Sharing our passion for the love and care of deaf dogs.
15 DDR Life Hacks for Deaf Dog Families
15 DDR Life Hacks for Deaf Dog Families
The term “Life hacking” refers to a shortcut, unknown tip, a novelty or a trick that may increase your productivity or make life a little easier for you and your deaf dog.
Here are some of my all time favorite Deaf Dogs Rock Life Hacks. Since we live with three deaf dogs and two hearing dogs, we’ve found that all of the following life hacks can be used on both deaf and hearing dogs. Since most families want to keep their deaf/hearing dogs safe and healthy, the following hacks are some of my personal favorites.
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Enjoy! ~ Christina Lee – Deaf Dogs Rock
Deaf Dogs Rock Life Hack #1 – Using the Deaf Dog Lullaby to put your dogs to sleep
The Deaf Dogs Lullaby – What is a deaf dog lullaby? Our lullaby is a slow motion wave of with the hand going up and down to calm the deaf dog/puppy at bed time. This life hack is great to use when you are dealing with a whiny deaf dog/puppy spending the night in their crate. When you use this deaf dog lullaby every night with consistency you will be conditioning your deaf puppy to go right back to sleep. When your deaf dog wakes up in the middle of the night and whines, this lullaby also works great to get the dog to settle and go back to sleep.
Deaf Dogs Rock Life Hack #2 – Use a night light so your deaf dog can see you at night
In conjunction with the deaf dog lullaby be sure to use a night light or low level lamp in your bedroom so your deaf dog/puppy can see you at night. We use a low level lamp and all three of my deaf dogs Nitro, Bud and Bowie wake up at least once every single night to check on us to make sure we are still in the bedroom. This also works great if you have little senior dogs who can’t see to very well like my senior Pepe. He is less likely to fall off the bed when he is trying to get down if he can see the ottoman we have set up for him to jump off the bed safely.
You can find nightlights like the ones below at Target and Walmart
Deaf Dogs Rock Life Hack #3 – Give your dogs a nighttime snack at bedtime
Add a snack time right before bedtime! Before we started our nightly 9:30pm snack time, Chris and I always had 2 out of 5 dogs either getting sick to their stomach in the middle of the night or whining because they were hungry. In 50% of the upset tummy episodes in the middle of the night it was because one of our dogs was throwing up because of an empty stomach. Since we started our 9:30 snacks for our dogs (we do a 1/2 cup of dry food and 1/4 cup for the smaller dogs), they no longer get ill overnight. The best part about the late night snack is that ALL FIVE of my dogs now go poo before they go to bed which means no “mommy I have to poo” emergencies in the middle of the night. In the newer formulas of this product Taurine has been added to the recipe
***Another benefit of the dog food we feed our dogs is our white deaf dogs no long have those awful red tear stains running down their cheeks. We feed our dogs Merrick Grain Free Healthy Weight Recipe dog food. You might notice in all of our photos Nitro, Bud and Bowie don’t have the red tear stains anymore. Ever since we stated feeding Merrick (July 2015), all the tear stains have disappeared completely.
As you can see from the above photo (March 20121) all the tear stains are gone. When we adopted the tan chihuahua Ringo last June his stains were really bad and as you can see they are all gone.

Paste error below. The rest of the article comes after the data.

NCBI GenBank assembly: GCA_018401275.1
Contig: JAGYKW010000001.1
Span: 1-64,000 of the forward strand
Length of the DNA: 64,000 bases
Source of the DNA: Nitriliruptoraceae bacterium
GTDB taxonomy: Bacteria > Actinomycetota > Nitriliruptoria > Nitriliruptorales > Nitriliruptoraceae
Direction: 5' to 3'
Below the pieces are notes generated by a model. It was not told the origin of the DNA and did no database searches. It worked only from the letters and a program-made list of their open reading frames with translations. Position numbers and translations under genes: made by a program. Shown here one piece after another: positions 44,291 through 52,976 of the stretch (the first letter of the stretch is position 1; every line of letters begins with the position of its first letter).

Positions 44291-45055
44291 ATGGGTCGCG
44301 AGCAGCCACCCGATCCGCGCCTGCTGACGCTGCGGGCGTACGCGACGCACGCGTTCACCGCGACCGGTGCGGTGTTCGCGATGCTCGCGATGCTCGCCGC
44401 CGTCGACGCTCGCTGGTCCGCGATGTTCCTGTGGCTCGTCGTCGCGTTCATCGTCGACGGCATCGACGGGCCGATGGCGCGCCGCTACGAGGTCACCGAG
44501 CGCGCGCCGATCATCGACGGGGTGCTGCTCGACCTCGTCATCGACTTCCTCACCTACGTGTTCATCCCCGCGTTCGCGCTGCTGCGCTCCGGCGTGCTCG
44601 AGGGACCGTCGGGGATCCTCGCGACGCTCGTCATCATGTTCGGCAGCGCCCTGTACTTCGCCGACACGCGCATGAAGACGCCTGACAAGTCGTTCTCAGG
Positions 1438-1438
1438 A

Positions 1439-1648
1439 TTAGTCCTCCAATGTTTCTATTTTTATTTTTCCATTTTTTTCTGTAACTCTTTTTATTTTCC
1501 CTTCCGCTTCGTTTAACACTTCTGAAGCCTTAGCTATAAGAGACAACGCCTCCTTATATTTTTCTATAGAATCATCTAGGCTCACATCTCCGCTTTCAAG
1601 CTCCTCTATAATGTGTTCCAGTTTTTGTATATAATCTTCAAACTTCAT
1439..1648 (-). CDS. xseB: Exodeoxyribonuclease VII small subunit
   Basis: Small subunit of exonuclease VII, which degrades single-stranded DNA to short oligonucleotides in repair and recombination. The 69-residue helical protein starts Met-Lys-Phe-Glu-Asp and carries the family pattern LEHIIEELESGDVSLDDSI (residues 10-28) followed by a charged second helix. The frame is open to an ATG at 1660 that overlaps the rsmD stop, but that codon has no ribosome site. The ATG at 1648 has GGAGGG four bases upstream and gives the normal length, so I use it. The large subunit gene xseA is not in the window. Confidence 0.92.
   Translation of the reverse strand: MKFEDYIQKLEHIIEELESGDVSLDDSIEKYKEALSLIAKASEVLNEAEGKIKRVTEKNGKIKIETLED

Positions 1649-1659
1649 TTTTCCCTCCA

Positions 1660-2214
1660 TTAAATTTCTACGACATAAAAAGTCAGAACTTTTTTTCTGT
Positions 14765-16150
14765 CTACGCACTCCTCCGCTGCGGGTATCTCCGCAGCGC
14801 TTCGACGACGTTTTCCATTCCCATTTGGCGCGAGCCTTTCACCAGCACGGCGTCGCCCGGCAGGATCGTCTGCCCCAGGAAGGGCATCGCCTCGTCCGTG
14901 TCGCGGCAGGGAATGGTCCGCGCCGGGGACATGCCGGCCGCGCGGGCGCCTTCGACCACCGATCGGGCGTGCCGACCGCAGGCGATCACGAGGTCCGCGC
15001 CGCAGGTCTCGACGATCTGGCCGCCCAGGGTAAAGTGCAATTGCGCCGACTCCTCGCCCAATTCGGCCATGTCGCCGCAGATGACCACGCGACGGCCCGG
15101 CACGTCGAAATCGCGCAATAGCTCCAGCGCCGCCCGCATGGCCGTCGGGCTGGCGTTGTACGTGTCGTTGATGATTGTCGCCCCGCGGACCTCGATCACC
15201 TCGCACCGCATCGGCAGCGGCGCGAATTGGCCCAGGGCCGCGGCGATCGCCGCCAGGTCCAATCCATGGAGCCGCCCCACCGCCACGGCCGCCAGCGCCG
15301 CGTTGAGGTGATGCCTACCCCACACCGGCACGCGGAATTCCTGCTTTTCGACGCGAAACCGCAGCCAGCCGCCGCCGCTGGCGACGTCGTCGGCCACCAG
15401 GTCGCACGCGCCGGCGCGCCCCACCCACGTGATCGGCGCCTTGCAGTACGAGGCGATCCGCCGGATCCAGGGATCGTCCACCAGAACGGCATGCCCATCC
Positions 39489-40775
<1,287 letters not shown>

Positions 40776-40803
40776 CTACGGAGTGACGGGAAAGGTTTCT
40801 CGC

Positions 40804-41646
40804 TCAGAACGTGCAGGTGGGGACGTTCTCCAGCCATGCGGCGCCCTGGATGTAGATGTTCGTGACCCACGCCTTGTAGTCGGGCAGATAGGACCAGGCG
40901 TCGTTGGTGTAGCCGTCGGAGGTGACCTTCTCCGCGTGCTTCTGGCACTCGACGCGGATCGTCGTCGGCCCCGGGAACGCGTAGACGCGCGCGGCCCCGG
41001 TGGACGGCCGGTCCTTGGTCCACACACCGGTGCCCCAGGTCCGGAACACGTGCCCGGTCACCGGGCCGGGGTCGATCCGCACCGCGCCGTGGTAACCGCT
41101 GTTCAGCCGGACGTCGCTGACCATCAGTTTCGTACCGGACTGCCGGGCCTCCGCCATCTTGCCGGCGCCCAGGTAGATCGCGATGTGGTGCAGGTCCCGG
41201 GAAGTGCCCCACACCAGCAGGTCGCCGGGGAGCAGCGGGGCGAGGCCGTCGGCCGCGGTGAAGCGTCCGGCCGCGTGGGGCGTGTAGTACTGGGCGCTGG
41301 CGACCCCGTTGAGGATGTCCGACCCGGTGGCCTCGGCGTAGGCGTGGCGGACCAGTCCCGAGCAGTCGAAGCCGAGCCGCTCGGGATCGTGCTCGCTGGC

Deaf Dogs Rock Life Hack #4 – Invest in a larger crate/kennel and add a stand up fan next to the kennel.
Chris and I started out using crates with our deaf dogs but we decided to go a little bigger. Even though Nitro and Bud are crate trained, we wanted them to have a bigger space to sleep in so we invested in a couple of outdoor kennels and put them in our bedroom close to our bed. The kennels run anywhere form $199 – $250 (here they are on Amazon) but well worth the cost because our deaf dogs love their “bedrooms”. We also feed them in their kennels. We added a stand up fan for them to use as “white noise”. I know that sounds funny since they can’t here but the smooth continuous vibration of the fan is like “white noise” to a deaf dog. This helps them sleep better so they can’t feel other vibrations of passing motorists, planes flying low, and in our case vibrations from someone shooting fireworks or a gun at night (we live in the country).
Extra tip: Put your scent on a T-shirt to calm your deaf dog by wearing your shirt prior to putting it in your deaf dog’s crate. Does your dog get nervous when spending time in a crate at the vet’s office? Take one of your t-shirts and wear it for a day to get your scent on the fabric. Put the t-shirt in a plastic bag and seal it. When it comes time to drop off your dog at the vet’s office be sure to give them instructions to put your t-shirt in the dog’s crate while your dog is there. This works great for both hearing and deaf dogs.
Deaf Dogs Rock Life Hack #5 – Teach all of your dogs the “treat” sign
Teach your deaf and hearing dogs a universal “treat” sign. All five of my dogs know the sign for “treat”. They can all be outside wrestling each other and if I open the door and flash the “treat” sign, it is almost like magic because they all stampede to the door at exactly the same time.
Deaf Dogs Rock Life Hack #6 – Use a nail grinder to manicure your dog’s nails
Instead of using a nail clipper use a Dremel manicure tool to grind your dog’s nails. We purchased the high end Dremel 8050 – N/18 because it has an LED front end lighting feature. My dogs hate the nail clipper but none of them mind the Dremel. Chris trims our deaf dog Bud’s nails just like in the following video but he also followed the training instructions and slowly got Bud use to the vibration of the Dremel before he ever used it on him. Using a dremel nail grinder tool on a deaf dog is so easy because they can’t hear the sound of the motor.